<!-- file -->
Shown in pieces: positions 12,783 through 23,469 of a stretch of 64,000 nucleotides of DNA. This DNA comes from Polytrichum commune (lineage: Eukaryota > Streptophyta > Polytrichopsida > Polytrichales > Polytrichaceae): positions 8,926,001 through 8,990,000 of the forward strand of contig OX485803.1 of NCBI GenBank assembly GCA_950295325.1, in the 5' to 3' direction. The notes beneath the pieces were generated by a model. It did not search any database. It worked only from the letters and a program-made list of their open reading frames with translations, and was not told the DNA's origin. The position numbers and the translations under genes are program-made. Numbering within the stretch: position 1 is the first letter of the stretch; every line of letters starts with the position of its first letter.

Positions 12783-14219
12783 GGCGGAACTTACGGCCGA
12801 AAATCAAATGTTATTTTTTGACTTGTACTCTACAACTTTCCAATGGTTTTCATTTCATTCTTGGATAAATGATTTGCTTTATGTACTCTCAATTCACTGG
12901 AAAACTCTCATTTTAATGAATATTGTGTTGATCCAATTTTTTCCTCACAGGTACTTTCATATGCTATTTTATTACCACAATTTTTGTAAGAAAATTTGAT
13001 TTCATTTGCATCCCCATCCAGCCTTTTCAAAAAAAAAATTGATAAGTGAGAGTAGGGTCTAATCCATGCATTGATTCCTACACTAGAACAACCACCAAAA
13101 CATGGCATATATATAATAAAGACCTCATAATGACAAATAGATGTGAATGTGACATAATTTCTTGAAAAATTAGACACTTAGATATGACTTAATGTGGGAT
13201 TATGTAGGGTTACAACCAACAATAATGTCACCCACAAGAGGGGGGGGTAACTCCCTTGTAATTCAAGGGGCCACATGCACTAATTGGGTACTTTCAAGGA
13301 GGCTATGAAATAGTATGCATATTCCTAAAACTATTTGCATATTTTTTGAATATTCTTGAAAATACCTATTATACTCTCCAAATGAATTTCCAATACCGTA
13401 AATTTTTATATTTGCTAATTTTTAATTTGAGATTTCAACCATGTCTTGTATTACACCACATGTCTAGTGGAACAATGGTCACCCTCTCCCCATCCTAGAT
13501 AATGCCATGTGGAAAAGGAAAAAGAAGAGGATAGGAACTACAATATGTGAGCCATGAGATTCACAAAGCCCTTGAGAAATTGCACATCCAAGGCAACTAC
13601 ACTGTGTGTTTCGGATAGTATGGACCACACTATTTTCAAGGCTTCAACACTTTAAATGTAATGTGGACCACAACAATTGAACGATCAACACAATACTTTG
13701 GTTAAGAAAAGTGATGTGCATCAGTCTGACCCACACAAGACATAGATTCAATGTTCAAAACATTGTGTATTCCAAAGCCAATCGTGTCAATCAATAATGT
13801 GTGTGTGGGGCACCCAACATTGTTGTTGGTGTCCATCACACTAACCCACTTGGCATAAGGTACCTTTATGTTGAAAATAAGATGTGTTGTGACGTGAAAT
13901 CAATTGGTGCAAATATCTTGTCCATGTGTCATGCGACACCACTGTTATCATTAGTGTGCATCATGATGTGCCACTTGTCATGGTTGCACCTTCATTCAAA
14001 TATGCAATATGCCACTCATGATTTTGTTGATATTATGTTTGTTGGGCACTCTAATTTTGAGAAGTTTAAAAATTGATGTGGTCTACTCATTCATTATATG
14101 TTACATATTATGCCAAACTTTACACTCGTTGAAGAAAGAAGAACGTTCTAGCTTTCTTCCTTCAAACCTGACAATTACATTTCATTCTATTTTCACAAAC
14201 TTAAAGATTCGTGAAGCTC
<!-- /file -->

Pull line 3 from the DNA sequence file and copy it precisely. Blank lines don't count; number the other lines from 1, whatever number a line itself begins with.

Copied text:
12783 GGCGGAACTTACGGCCGA